With a recent history that does garner some looks from football people that wouldn’t normally give their organization the time of day, Palmer and the gang entered this season with a chip on their shoulder. What they’ve done before this season is inconsequential, especially if you want to be taken seriously in discussing their Super Bowl aspirations. Through nine games, a 7-2 mark has given some weight to those thoughts previously thought to be outlandish, but who have they played?
But, They Haven’t Played Anyone
It took a big play or two at the end to put away the New Orleans Saints in Week 1, and the Saints seem to be a continuation of the mess that was the 2014 Saints. Okay, crossing them off the list. How about the Bears in Week 2 on the road? Forget about the Bears you’re seeing now, now that Jay Cutler and Adam Gase have found their groove, the Cardinals are awarded no points for a 48-23 win at Soldier Field.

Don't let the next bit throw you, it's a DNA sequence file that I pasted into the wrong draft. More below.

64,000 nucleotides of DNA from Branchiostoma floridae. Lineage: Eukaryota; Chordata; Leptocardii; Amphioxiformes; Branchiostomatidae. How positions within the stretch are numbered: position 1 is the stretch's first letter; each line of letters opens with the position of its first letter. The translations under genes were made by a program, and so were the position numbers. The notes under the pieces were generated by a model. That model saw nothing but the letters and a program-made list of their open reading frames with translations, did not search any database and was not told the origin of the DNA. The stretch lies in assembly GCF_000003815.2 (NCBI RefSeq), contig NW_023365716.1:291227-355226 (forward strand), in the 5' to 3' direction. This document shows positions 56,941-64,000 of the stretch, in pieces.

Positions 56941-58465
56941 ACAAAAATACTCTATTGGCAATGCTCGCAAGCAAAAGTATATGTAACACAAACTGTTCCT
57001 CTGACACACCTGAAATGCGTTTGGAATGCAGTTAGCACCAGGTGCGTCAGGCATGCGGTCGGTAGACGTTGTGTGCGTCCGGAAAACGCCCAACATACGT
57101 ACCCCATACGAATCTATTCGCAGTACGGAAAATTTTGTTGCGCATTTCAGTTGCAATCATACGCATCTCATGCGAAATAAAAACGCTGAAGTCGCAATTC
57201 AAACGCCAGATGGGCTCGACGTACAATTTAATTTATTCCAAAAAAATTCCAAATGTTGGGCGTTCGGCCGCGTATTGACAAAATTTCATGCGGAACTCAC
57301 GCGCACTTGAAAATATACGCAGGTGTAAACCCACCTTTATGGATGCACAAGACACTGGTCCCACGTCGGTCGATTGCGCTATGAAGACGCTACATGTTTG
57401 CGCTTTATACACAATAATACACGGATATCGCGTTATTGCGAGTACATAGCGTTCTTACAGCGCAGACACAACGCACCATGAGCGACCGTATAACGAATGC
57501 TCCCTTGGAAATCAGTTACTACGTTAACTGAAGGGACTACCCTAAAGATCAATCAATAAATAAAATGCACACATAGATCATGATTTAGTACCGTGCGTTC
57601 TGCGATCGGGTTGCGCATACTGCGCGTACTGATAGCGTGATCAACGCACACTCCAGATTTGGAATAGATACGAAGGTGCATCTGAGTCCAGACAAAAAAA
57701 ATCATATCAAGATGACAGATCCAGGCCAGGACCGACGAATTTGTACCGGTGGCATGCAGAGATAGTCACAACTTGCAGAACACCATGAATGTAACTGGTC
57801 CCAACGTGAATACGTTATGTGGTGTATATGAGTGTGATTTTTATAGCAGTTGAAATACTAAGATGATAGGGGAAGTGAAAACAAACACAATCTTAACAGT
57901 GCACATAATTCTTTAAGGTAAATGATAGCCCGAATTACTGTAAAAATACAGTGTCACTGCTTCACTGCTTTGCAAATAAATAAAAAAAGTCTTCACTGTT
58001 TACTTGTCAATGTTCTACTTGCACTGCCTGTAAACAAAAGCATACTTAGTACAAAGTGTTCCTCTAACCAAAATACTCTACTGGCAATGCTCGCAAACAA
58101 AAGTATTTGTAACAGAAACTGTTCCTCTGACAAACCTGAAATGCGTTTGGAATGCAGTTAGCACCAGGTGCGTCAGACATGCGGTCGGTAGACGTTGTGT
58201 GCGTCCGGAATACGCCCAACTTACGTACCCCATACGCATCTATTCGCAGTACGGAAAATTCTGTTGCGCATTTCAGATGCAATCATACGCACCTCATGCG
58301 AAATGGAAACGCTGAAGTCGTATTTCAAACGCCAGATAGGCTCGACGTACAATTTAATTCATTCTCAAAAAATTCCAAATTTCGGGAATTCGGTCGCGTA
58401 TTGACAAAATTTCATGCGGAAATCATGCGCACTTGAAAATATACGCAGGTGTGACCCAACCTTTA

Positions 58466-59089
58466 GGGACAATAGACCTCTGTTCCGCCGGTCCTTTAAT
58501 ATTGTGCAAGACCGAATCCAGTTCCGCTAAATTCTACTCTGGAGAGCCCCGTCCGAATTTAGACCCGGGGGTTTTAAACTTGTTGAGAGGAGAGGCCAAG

It wasn’t that long ago that voices behind the microphone your drive home were trying to sell Niners and Cardinals as a rivalry. Sometimes, you have to reach for the narrative in the NFC West, which is seemingly void of natural rivalries. Sure, maybe players have told the teams’ flagship stations that they don’t like the other team, and maybe those two teams were at the top of the division, but that pairing never screamed, “throw the records out the window when these teams square off”.
Seattle and San Francisco had a little thing going, when they were the top 2 in the division, with the Cardinals playing games with the likes of Derek Anderson, John Skelton, and Kevin Kolb running the offense. It made for exciting marketing for the games, but the 49ers regressed, and the edge was taken off of all their division games. So, the Cardinals score defensive touchdown after defensive touchdown at home against the Niners, and no one cares about their 3-0 start.